By default GIMP still uses its old rendering engine, but this version of GIMP is the first to feature use of General Graphics Library (GEGL) under the hood. GEGL is a framework for working with a graph of image revisions. The integration of GEGL in GIMP paves the way for future enhancements like deep color support (16 bits per channel) and native CMYK support. You can enable GEGL by checking the box at Colors -> Use GEGL.

A minor change classifies the toolbox and docks as utility windows, which means smart window managers like GNOME’s can use this information to hide them in their pager or task area.

Another new feature allows you to direct a paint operation at the off-image area of a window. This comes in handy when you are working with a high zoom and want only part of a brush stroke in the corner of your image.

There are also lots of tiny user interface enhancements you may not recognize at first. For instance, a little cross now marks the center of rectangular and elliptical selections. This center will also snap for example to guiding lines, making it easy to align selections. The status bar now displays more information, like the aspect ratio of rectangle selections and crops. The Windows menu shows all open images and lets you switch between them. The zoom field now accepts arbitrary integer values to set the zoom level.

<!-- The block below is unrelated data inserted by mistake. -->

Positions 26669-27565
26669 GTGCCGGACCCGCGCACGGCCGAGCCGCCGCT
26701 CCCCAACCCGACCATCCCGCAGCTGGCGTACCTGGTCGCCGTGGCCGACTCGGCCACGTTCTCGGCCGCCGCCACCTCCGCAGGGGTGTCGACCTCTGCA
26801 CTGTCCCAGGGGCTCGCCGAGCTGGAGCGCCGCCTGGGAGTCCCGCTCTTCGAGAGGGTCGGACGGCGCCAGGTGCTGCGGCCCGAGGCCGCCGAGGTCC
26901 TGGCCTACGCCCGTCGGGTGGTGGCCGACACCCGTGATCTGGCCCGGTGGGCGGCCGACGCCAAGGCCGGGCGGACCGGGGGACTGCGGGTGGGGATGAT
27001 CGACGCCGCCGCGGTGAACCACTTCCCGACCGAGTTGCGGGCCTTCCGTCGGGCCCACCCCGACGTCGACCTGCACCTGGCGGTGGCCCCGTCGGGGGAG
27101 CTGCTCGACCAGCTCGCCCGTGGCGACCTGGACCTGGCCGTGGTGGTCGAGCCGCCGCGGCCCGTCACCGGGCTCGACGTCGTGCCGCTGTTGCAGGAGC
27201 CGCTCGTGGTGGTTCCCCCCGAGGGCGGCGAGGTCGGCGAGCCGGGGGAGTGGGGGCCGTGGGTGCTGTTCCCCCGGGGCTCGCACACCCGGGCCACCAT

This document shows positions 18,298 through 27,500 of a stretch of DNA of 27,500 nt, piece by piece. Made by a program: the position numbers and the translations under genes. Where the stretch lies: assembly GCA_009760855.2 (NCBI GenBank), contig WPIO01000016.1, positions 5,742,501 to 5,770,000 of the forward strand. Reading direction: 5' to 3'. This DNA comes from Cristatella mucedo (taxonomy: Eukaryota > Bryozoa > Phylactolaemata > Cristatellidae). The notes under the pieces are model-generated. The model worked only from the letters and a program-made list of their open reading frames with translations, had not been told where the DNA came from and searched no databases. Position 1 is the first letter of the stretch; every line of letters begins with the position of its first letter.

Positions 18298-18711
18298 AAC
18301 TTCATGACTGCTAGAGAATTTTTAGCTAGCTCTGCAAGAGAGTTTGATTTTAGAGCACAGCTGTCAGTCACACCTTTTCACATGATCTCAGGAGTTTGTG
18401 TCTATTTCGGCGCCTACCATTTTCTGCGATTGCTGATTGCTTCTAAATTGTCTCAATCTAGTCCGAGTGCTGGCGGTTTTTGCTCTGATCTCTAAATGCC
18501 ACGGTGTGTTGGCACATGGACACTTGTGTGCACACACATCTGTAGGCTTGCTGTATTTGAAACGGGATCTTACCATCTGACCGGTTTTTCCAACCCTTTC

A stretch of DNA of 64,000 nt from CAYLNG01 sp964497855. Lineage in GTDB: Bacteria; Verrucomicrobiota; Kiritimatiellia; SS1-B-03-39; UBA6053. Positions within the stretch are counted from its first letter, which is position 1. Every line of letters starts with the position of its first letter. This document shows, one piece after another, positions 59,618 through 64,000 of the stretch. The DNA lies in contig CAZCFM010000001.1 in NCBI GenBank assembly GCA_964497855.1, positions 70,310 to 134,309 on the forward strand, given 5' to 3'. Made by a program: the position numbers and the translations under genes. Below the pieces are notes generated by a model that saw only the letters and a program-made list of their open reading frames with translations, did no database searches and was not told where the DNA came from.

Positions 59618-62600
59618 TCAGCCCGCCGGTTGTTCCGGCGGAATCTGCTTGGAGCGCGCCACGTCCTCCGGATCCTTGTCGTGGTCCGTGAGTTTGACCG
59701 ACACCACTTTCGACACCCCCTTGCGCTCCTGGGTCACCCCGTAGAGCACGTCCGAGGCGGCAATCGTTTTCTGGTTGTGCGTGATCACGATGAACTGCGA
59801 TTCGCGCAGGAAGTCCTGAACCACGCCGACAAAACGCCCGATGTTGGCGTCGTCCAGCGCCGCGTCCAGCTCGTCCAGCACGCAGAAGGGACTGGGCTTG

Interface changes

The GIMP’s approach of spawning several top-level windows has always been the target of criticism. Users of other image editing programs were especially annoyed by this, so much so that some developers forked the project to create GIMPshop, an attempt to mimic the user interface of Adobe’s Photoshop.

With respect to the user interface, GIMP 2.6 is something of an experimental release — it seems as if the developers couldn’t decide exactly what to do. The release notes state that the “toolbox menubar has been removed,” and indeed the menu bar itself is gone, but the space it occupied is still there, serving no use whatsoever. You can’t even use it to drag around the toolbox. Most likely this empty area has been left there as a kludge
for layout reasons.